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Archive for November 18th, 2011

This morning Ireland’s Financial Regulator, a function and office which is part of, and reports to, the Central Bank of Ireland published its residential mortgage arrears data for Q3, 2011. The press release is here, the data is here and historical data to Q3, 2009 when the series was first created is here.  Here’s the summary.

(Click to enlarge)

The figures show a deterioration in the arrears position and that the pace of increase in arrears is picking up – more mortgage accounts went into arrears in Q3,2011 than in any other quarter since records began; which was only in Q3,2009 by the way, and we can probably thank our current Financial Regulator who took up the role in January 2011, Matthew Elderfield for starting to collect and publish this vital data.

The figures show that there were 773,240 mortgage accounts at the end of Q3, 2011 down 0.5% from the previous quarter and down 15,000 from a year ago. 16,599 accounts were in arrears between 90-180 days which is up nearly 1,000 on the previous quarter. However 46,371 accounts were in arrears 180+ days and the betting is that most of these will default. This is up over 6,000 from the previous quarter. 8.1% of all mortgage accounts in Ireland are now in arrears of at least 90 days. Repossessions remain muted at 162 in the quarter (including voluntary handbacks). Ireland’s failure to confront its mortgage crisis is illustrated in this comparison with our neighbours in the UK.

When these figures are published, there is now a tradition of some commentator or other pointing out that although the figures in arrears is worrying, we shouldn’t forget that 90%+ of mortgage accounts are being repaid without incident in accordance with the terms of the loan. This viewpoint is to my mind akin to saying that we only had 11 homicides in Q3,2011 in Ireland and the vast majority of the 4.6m in the State wasn’t murdered, that there were 28 Tiger Kidnap offences but again 4.6m people weren’t kidnapped or that 630 people were sexually assaulted but most weren’t. There is a reason we concentrate on mortgage arrears, and on a human level it is because most represent difficult and worrying conditions for those affected and we don’t want a society where a large proportion of people face losing their homes. Economically it means those affected are unlikely to be spending in the economy and they are a drag on banks, which in turn affects credit availability in the economy.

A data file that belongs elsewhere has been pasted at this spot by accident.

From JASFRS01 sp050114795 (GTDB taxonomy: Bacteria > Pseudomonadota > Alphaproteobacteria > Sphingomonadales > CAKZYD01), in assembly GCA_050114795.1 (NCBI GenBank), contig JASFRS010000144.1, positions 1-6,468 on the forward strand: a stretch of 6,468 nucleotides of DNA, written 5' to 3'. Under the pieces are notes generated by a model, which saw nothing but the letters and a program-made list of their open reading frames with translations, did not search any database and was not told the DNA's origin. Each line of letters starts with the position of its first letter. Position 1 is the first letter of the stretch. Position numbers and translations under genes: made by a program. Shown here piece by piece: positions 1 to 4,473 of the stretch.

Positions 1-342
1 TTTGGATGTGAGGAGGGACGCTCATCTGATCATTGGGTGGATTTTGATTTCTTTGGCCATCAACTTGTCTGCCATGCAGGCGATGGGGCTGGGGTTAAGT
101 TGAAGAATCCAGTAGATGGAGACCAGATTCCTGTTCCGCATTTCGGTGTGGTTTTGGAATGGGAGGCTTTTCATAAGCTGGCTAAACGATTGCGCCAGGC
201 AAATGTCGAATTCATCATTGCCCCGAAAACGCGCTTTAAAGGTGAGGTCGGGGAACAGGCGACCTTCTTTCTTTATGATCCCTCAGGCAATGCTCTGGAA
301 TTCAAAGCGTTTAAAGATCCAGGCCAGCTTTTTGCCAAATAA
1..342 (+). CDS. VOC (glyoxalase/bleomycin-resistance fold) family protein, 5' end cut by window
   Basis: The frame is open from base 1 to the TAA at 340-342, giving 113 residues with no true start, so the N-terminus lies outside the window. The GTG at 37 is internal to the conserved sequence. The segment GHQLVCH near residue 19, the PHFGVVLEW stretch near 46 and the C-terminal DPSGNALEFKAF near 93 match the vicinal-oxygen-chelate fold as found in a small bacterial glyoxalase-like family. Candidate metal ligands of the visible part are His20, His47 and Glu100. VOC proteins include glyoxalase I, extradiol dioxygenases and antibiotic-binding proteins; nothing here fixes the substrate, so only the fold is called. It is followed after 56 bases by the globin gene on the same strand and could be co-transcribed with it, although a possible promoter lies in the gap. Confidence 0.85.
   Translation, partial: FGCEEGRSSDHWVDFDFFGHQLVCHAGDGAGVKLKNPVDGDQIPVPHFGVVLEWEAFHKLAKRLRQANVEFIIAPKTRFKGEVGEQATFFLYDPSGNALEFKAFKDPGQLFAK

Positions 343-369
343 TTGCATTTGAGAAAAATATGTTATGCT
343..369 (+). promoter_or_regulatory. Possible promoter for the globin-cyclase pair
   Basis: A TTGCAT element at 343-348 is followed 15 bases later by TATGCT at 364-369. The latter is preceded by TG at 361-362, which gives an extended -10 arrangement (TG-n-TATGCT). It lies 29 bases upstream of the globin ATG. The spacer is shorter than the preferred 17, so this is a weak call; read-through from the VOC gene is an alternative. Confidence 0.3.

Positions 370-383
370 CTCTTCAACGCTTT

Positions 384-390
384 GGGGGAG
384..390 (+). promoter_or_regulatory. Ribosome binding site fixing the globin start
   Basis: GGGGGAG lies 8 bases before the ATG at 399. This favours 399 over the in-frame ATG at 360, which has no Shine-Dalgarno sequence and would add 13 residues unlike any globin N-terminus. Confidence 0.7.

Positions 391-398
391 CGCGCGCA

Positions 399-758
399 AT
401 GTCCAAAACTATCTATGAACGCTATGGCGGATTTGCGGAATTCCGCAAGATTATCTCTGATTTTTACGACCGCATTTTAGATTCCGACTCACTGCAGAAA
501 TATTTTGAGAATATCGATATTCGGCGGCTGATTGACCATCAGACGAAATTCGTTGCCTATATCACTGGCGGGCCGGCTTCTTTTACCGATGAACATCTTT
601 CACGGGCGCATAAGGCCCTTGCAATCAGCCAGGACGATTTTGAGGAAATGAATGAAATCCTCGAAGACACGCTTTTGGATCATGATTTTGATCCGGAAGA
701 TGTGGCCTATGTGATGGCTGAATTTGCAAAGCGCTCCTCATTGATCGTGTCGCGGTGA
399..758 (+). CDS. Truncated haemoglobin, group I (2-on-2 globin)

Lastly I note from National Irish Bank’s recent management statement and interim accounts for Q3, 2011 that there is a view on the part of banks that the dithering by Government in deciding how to deal with mortgage arrears specifically and debt generally is making the situation worse. The suggestion is that some might be deliberately not paying their mortgages because of the prospect of debt forgiveness which mightn’t be made available if they keep their loan repayments up to date. Government needs to get a move-on and deliver personal insolvency legislation.

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